The polymerase chain reaction (PCR) is a relatively simple technique that amplifies a DNA template to produce specific DNA fragments in vitro. Amplification of DNA sequences by PCR requires only hours and requires very little biological starting material. Thus, PCR can achieve sensitive detection and high levels of amplification of specific sequences quickly. These features make the technique extremely useful, not only in basic research, but also in commercial uses, including genetic identity testing, forensics, industrial quality control and in vitro diagnostics. Basic PCR is commonplace in many molecular biology labs where it is used to amplify DNA fragments and detect DNA or RNA sequences within a cell or environment. However, PCR has evolved far beyond simple amplification and detection, and many extensions of the original PCR method have been described.
The PCR process was originally developed to amplify short segments of a longer DNA molecule(1)
. A typical amplification reaction includes target DNA, a thermostable DNA polymerase, two oligonucleotide primers, deoxynucleotide triphosphates (dNTPs), reaction buffer and magnesium. Once assembled, the reaction is placed in a thermal cycler and subjected to a series of different temperatures for set amounts of time. This series of temperature and time adjustments is referred to as one cycle of amplification. Each PCR cycle theoretically doubles the amount of targeted sequence (amplicon) in the reaction. Therefore, ten cycles should multiply the amplicon by a factor of about one thousand; 20 cycles, by a factor of more than a million in a matter of hours.
Each cycle of PCR includes steps for template denaturation, primer annealing and primer extension (Figure 1). The initial step denatures the target DNA by heating it to 94°C or higher. During denaturation, the two strands of DNA separate from one another, producing single-stranded DNA templates for replication. In the next step, the temperature is reduced to approximately 40–60°C, and the target-specific oligonucleotides anneal to the denatured template DNA, serving as primers for the DNA polymerase. Finally, the synthesis of new DNA begins as the reaction temperature is raised to the optimum for the DNA polymerase. The next cycle begins with a return to 94°C for denaturation.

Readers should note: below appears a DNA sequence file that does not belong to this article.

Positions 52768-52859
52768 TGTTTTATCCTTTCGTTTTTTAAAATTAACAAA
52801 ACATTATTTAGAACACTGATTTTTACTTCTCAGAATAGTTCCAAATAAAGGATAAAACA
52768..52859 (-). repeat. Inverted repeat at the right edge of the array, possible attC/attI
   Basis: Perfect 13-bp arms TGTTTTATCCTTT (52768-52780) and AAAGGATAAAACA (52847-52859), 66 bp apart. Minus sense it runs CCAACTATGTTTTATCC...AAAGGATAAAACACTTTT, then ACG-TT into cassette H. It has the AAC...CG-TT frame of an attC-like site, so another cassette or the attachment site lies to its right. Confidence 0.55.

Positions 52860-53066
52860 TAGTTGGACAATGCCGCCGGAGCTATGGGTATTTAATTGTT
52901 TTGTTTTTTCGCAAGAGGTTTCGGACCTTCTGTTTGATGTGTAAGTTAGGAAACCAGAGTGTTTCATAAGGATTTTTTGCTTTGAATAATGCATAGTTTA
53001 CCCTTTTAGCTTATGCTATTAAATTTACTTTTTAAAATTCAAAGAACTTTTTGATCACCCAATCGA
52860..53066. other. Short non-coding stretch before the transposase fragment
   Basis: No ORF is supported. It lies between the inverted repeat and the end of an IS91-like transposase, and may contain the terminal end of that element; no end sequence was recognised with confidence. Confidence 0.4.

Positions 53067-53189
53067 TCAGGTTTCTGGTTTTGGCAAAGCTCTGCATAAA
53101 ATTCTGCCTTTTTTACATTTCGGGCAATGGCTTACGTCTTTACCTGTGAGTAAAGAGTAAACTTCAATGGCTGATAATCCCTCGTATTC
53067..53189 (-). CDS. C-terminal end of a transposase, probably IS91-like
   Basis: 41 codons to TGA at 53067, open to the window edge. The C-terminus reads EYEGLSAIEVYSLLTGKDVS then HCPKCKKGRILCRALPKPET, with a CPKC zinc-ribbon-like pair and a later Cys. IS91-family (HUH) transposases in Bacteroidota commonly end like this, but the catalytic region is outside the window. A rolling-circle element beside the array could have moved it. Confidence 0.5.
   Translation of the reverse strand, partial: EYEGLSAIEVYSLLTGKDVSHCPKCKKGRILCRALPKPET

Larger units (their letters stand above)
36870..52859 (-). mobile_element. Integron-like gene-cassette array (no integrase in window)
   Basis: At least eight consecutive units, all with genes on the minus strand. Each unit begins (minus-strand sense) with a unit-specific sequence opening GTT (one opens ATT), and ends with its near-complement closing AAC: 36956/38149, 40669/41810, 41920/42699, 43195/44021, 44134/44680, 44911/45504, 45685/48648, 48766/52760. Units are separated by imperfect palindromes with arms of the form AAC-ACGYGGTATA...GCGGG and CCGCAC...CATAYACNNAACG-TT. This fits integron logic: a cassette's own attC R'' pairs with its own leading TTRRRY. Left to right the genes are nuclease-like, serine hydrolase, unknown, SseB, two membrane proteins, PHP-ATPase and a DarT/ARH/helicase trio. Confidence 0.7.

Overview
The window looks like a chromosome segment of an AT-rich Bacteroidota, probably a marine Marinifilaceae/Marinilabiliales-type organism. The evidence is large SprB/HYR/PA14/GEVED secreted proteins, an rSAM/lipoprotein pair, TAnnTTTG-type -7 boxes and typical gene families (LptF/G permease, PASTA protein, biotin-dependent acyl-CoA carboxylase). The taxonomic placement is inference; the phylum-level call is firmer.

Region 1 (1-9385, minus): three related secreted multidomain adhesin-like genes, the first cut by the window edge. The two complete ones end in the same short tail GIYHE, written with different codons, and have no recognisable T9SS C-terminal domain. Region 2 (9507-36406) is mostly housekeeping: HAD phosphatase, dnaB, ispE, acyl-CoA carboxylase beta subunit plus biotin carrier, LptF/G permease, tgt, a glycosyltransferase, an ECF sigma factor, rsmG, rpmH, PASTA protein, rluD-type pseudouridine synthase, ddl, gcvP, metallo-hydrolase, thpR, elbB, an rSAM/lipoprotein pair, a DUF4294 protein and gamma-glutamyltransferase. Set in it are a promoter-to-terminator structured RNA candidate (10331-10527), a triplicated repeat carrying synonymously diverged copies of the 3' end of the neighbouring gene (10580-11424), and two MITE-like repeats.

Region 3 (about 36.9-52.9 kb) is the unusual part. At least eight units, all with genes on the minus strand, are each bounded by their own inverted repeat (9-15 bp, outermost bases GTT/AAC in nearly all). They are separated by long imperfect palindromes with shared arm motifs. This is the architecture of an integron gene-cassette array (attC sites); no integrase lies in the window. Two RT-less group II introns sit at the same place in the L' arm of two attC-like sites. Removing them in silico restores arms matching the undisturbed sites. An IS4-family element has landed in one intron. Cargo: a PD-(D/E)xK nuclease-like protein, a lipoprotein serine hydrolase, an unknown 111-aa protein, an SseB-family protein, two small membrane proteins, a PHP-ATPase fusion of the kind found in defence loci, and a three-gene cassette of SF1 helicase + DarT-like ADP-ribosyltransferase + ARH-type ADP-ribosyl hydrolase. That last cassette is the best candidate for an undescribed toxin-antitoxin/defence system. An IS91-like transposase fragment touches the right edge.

Each step of the cycle should be optimized for each template and primer pair combination. If the temperature during the annealing and extension steps are similar, these two steps can be combined into a single step in which both primer annealing and extension take place. After 20–40 cycles, the amplified product may be analyzed for size, quantity, sequence, etc., or used in further experimental procedures.
Hot-start PCR is a common technique to reduce nonspecific amplification due to assembly of amplification reactions at room temperature. At these lower temperatures, PCR primers can anneal to template sequences that are not perfectly complementary. Since thermostable DNA polymerases have activity at these low temperatures (although in most cases the activity is less than 25%), the polymerase can extend misannealed primers. This newly synthesized region then acts as a template for primer extension and synthesis of undesired amplification products. However, if the reaction is heated to temperatures >60°C before polymerization begins, the stringency of primer annealing is increased, and synthesis of undesired PCR products is avoided or reduced.
Hot-start PCR also can reduce the amount of primer-dimer synthesized by increasing the stringency of primer annealing. At lower temperatures, PCR primers can anneal to each other via regions of complementarity, and the DNA polymerase can extend the annealed primers to produce primer dimer, which often appears as a diffuse band of approximately 50–100bp on an ethidium bromide-stained gel. The formation of nonspecific products and primer-dimers can compete for reagent availability with amplification of the desired product. Thus, hot-start PCR can improve the yield of specific PCR products.